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Safety Seats? It Depends on How You Use Them
Recent studies in Norway and the U.S. have found big problems with child safety during car trips. The problems stem from lack of use or incorrect use of children's car seats. Parents may think that protecting their children is as simple as placing a child in a car seat. But there's more to it than that. When they are used improperly, car seats offer dangers of their own.
No one wants a false sense of security about his or her child's safety. A few precautions can give you the real thing.
Norway: Over a Third of All Children Incorrectly Restrained
The Norwegian study found that 37% of all children under the age of 16 were incorrectly restrained in the car. From April to August 2011, researchers stopped cars along high-speed roads in southeast Norway during the weekend and noted how the children in them were secured.
Of the 1,260 children under the age of 16 observed during the study, 37% were incorrectly restrained, and another 22% were restrained in a way that severe or fatal injury would likely have occurred during a crash on the high-speed road. The errors were most common for children aged 4-7, and booster cushions were the safety equipment most likely to be used incorrectly--more than half the children who sat on them were incorrectly restrained.
The most common mistakes were misplaced or twisted belts, loose straps, belt placed under the arm instead of over the shoulder and children under four and a half feet sitting in a seat without side support.
The aim of the study was to find out what types of mistakes parents were making while restraining children in the car. The researchers certainly found plenty of them. Now they can work on the hard part, teaching parents how to avoid making these mistakes.
An earlier aspect of the study, known as the Child in the Car study, had looked at fatalities in car accidents in SE Norway from 2007-2009 and found that 52% of the children killed in these accidents were not properly restrained. More results from the Child in the Car study will be published in spring 2013.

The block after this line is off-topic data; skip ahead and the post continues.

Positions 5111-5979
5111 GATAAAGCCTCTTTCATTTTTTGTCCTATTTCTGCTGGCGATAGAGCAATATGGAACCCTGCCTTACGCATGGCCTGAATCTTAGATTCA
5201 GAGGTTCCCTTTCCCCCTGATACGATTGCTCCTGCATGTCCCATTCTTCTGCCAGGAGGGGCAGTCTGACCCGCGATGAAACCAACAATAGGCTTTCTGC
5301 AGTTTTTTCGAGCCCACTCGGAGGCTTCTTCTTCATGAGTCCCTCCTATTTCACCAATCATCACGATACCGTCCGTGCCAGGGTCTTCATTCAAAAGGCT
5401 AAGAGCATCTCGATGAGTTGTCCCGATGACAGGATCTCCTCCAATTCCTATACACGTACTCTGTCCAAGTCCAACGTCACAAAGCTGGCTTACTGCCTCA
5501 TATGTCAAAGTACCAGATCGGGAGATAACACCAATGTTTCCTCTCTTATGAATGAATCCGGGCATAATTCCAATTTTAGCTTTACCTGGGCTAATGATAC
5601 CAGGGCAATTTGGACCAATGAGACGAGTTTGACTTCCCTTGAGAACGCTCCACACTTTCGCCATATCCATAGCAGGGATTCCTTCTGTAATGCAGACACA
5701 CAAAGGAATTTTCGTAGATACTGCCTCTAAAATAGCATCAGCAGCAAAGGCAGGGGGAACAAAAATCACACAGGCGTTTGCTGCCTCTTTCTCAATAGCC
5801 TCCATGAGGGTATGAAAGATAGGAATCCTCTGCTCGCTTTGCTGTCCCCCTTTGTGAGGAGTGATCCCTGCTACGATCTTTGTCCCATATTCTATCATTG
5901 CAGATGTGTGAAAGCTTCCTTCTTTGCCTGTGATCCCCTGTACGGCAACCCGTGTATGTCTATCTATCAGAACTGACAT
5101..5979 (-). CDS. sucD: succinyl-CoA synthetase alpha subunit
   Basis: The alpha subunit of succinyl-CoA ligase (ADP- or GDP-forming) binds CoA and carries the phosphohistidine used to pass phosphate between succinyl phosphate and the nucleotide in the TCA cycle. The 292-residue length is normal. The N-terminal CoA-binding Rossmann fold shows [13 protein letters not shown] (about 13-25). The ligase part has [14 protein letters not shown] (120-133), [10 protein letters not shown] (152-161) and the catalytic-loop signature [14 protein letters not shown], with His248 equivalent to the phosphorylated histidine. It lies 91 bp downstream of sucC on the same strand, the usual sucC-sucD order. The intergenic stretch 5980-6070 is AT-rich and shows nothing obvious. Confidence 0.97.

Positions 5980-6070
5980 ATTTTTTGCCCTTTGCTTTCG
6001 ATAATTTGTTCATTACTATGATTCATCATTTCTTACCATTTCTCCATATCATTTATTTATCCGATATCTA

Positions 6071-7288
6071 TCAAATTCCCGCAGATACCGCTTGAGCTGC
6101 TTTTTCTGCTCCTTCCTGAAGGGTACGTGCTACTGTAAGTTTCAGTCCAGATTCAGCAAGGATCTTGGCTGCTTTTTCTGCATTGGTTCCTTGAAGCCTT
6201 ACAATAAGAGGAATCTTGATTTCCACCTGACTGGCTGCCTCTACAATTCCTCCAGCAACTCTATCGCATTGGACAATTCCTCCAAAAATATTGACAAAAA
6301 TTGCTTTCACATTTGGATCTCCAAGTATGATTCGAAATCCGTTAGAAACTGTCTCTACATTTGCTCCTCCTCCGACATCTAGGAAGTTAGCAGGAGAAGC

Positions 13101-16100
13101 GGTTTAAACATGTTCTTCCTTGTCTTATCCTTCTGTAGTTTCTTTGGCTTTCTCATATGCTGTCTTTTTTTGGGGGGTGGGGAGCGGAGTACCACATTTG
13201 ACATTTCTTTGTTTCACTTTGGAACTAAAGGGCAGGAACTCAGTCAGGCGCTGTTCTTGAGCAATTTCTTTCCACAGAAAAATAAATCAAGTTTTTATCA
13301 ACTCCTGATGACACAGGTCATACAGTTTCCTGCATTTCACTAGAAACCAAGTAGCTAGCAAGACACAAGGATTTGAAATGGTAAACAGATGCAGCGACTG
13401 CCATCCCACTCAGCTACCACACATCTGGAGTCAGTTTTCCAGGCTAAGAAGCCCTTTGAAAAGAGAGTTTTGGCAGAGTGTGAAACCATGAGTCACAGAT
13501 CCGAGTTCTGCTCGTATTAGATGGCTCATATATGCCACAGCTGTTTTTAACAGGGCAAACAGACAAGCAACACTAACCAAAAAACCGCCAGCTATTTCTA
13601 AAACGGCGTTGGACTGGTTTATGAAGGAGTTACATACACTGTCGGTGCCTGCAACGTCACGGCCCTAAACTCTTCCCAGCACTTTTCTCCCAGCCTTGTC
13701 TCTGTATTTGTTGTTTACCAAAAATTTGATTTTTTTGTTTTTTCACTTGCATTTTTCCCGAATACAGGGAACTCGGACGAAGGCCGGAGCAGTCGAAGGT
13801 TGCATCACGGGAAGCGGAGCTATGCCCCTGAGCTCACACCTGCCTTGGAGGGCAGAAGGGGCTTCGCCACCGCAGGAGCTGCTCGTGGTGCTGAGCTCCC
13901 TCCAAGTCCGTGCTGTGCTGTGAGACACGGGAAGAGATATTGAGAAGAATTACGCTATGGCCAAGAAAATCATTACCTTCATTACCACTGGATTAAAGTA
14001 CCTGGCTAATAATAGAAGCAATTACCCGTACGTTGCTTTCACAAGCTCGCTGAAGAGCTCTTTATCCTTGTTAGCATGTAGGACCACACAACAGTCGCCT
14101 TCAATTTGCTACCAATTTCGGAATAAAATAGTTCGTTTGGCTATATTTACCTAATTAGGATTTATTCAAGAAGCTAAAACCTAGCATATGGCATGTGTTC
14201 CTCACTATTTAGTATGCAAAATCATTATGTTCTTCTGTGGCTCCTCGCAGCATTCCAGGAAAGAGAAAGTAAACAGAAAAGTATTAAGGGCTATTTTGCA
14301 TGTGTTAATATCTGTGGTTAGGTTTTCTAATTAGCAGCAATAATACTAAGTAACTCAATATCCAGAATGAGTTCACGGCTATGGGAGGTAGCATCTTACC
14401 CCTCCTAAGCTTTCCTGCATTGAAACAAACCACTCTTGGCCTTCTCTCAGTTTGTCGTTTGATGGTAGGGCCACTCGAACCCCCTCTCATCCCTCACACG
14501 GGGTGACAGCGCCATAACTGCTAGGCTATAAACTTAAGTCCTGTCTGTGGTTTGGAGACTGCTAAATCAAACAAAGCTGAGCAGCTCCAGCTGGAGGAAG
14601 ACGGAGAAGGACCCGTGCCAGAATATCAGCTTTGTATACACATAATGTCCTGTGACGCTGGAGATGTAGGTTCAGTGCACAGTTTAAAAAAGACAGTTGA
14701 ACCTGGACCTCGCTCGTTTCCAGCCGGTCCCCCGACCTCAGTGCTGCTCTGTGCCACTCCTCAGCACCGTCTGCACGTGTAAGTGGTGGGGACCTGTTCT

The study measuring incorrect restraint was published by the Norwegian Institute of Public Health.
United States: Booster Seats Save Lives
Car seats aren't only an issue in Norway, and small children are not the only ones at risk. Older children who have outgrown their infant seats still need to be properly secured. And seatbelts designed for adults don't do the trick.
U.S. researchers recently presented a study suggesting that mandating the use booster seats until age eight would save children's lives.
Booster seats are recommended for children until they are big enough to properly use a seat belt. They raise the child up so the seat belt will sit firmly across the collar bone and chest, with the lap portion fitted to the hips. If the seat belt is not across the collar bone and the hips, it can ride up across the neck and the stomach and cause internal injuries during a collision.
While many states do have booster seat laws, they vary widely in the ages at which children must use the seats.
The researchers compared fatality and incapacitating injury rates from car accidents in states before and after they had passed booster seat laws, between January 1999 and December 2009.
Fatal and incapacitating injuries for 4-6-year-olds were 20% lower in states with booster seat laws compared to states without the laws. The effect was even stronger for 7-8-year-olds, with a 33% decrease for these injuries. The study also found that the risk of death or incapacitation was 70% higher for 7-8-year-olds who were only wearing a lap/shoulder belt, compared to those who were in a booster seat.
Taken together, this suggests that laws mandating booster seat use until age eight would save lives and decrease serious injuries.
The study results were presented October 22 at the American Academy of Pediatrics (AAP) 2012 National Conference and Exhibition in New Orleans. The American Academy of Pediatrics currently recommends that booster seats be used until a child reaches 4 feet 9 inches tall. This usually occurs sometime between the ages of 8-12.
October 31, 2012